On 21 December 2016, Lebanon successfully got rid of 91 tons of high-risk persistent organic pollutants and the equipment using it, both of which posed a risk to the country’s environment and everyone’s health. These contained Polychlorinated Biphenyls (PCB), a group of organic compounds found as lubricants in the manufacture of plastics, as well as fluids in power transformers and protective coating for wood.
These PCB chemical compounds are classified as carcinogenic—shown to cause cancer in humans and animals. Because of these risks, the production of PCBs has been banned all over the world. However, PCBs are still used as dielectric fluids, especially in old power transformers.
"The impact of pollution resulting from those transformers is high,” said Mohamad Al Mashnouk, Lebanon’s former Minister of Environment, at an event held in November at the Zouk Power Plant to mark the first stage of the destruction of the PCBs. “By removing these transformers and capacitors, and sending them to France for proper disposal, we are abiding by international standards and guidelines."
The safe destruction of PCBs requires a highly specialized type of technology that is neither available in Lebanon nor affordable enough for the country to invest in. Therefore, exporting PCB waste was considered its best option. Exporting hazardous waste is not cheap, but Lebanon is benefiting from the Global Environmental Facility (GEF) to help it.
Grant financing available for destruction of Persistent Organic Pollutants
This GEF grant financing is available to countries implementing the Stockholm Convention, a global treaty designed to protect human health and the natural environment from chemicals that remain intact in the environment for a long time, that can become widely distributed geographically, accumulate in the fatty tissue of humans and wildlife, and have a harmful impact. The Convention was adopted in 2001 and began to be enforced in 2004. It requires parties to it to take measures to eliminate or reduce the release of Persistent Organic Pollutants into the environment.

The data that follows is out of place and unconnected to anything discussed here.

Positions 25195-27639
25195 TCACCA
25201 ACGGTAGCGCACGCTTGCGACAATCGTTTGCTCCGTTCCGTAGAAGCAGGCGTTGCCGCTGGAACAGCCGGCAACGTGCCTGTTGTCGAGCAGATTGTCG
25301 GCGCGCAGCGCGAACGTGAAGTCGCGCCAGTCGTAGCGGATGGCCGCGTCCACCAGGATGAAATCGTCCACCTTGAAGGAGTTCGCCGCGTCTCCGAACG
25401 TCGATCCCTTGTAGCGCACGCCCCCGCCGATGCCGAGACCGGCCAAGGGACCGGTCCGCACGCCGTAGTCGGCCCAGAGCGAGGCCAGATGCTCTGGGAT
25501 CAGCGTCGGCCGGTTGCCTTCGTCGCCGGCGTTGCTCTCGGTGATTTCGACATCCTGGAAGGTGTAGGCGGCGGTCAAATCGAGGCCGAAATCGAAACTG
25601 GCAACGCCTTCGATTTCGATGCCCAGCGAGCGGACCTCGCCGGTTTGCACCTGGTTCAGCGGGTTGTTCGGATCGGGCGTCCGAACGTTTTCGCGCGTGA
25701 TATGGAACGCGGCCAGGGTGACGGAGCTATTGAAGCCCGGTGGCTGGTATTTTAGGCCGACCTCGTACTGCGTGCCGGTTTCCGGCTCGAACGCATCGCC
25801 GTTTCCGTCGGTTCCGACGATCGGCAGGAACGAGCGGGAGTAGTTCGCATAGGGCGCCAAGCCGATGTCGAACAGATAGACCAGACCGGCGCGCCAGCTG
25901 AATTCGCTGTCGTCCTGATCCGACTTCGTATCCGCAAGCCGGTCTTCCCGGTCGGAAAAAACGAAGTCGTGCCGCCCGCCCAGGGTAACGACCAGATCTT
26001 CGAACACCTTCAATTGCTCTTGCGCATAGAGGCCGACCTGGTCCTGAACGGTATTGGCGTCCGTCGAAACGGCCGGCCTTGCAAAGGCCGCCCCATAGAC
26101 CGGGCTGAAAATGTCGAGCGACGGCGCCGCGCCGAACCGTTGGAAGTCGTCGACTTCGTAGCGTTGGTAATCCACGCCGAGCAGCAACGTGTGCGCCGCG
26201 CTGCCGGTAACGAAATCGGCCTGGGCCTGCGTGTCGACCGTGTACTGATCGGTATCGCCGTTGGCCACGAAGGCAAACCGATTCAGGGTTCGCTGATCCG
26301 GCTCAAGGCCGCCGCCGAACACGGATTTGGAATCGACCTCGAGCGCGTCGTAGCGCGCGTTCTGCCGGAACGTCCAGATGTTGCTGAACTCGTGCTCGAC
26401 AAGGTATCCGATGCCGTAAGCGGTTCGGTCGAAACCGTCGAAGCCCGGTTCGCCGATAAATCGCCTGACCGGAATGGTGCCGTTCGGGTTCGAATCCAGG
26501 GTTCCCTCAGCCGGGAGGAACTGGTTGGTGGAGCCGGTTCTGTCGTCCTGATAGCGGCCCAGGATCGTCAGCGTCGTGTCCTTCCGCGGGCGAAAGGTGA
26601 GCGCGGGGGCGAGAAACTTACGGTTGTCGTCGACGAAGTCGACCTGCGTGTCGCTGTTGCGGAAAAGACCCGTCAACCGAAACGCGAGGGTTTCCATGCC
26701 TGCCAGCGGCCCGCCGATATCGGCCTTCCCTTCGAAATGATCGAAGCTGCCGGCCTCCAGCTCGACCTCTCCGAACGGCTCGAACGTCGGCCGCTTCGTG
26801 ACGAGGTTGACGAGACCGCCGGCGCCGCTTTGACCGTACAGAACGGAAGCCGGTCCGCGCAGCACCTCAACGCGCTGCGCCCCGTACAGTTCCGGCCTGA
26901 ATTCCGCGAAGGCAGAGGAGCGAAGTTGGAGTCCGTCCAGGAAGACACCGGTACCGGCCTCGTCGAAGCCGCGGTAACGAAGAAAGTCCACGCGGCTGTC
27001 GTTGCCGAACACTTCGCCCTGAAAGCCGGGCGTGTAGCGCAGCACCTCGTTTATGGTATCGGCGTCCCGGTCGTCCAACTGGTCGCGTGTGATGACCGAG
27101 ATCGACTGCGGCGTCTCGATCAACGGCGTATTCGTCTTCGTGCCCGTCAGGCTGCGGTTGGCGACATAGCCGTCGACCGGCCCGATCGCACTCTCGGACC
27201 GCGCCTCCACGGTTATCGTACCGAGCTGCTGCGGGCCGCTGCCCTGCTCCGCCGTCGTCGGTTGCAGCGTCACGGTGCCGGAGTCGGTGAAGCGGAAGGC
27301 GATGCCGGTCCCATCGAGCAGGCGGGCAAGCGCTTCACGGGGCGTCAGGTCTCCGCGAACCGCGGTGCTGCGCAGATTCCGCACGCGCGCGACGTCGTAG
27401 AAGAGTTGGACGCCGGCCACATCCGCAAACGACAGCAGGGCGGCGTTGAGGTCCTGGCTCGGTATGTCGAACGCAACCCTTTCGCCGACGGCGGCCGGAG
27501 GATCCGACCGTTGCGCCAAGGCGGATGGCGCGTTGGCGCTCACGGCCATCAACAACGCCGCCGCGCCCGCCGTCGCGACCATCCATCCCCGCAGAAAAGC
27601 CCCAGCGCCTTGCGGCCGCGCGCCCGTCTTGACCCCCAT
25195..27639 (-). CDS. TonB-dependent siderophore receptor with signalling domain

PCBs are among these pollutants and the need for their destruction is considered urgent given the potential for their mobility and risk. Lebanon’s Ministry of Environment has been running a PCB Management in the Power Sector project since May 2015, with the support of the GEF and World Bank Group, and in close partnership with Electricité du Liban (EDL).
Eng. Kamal Al-Hayek, Director General of EDL, said this is the first time Lebanon had exported PCB contaminated equipment, by sending about 91 tons of PCB contaminated transformers, capacitors, and oil to France.
A Project Management Unit (PMU) was established inside the MOE to manage the project. It contracted a specialized firm to take charge of the first step of getting rid of out-of-service PCB-contaminated equipment. Closely monitored by the PMU, in less than a month, the firm had collected equipment from nine different EDL sites—the Jieh power plant, Zouk power plant, Bauchrieh substation and storage site, Hazmieh substation, Jamhour substation, Adma substation, Ras Beirut substation, Deir Nbouh substation, and Gaz substation.
The close coordination between the firm contracted to do the job and the MOE and EDL was key to getting the work done efficiently. The PCB waste and equipment they collected was shipped to France on December 21, where it will be disposed of safely at a special treatment facility. PCB waste is tracked during transportation and proof of its destruction are provided once this takes place.
National contamination inventory, including Palestinian refugee camps
The disposal of 91 tons of high risk PCBs is an important achievement, but it is not known how much more PCB-contaminated equipment exists in the country. As the next step, a nationwide inventory is to be compiled to check all transformers and capacitors, one by one, identify all PCBs and label them.
Having a complete inventory is crucial because, if done only partially, in a few years’ time the whole process has to begin all over again. The project is collaborating with UNRWA, the United Nations agency providing assistance to about five million registered Palestinian refugees in the Middle East, to identify PCB-contaminated transformers located inside refugee camps. Staff working in the camps will be trained how to use screening kits to test all the transformers.
A complete inventory will help avoid cross-contamination and allow Lebanon to come up with a long term plan for phasing out PCBs in an environmentally sound manner. Based on the results of the inventory, the second phase of PCB disposal will be conducted toward the end of the project.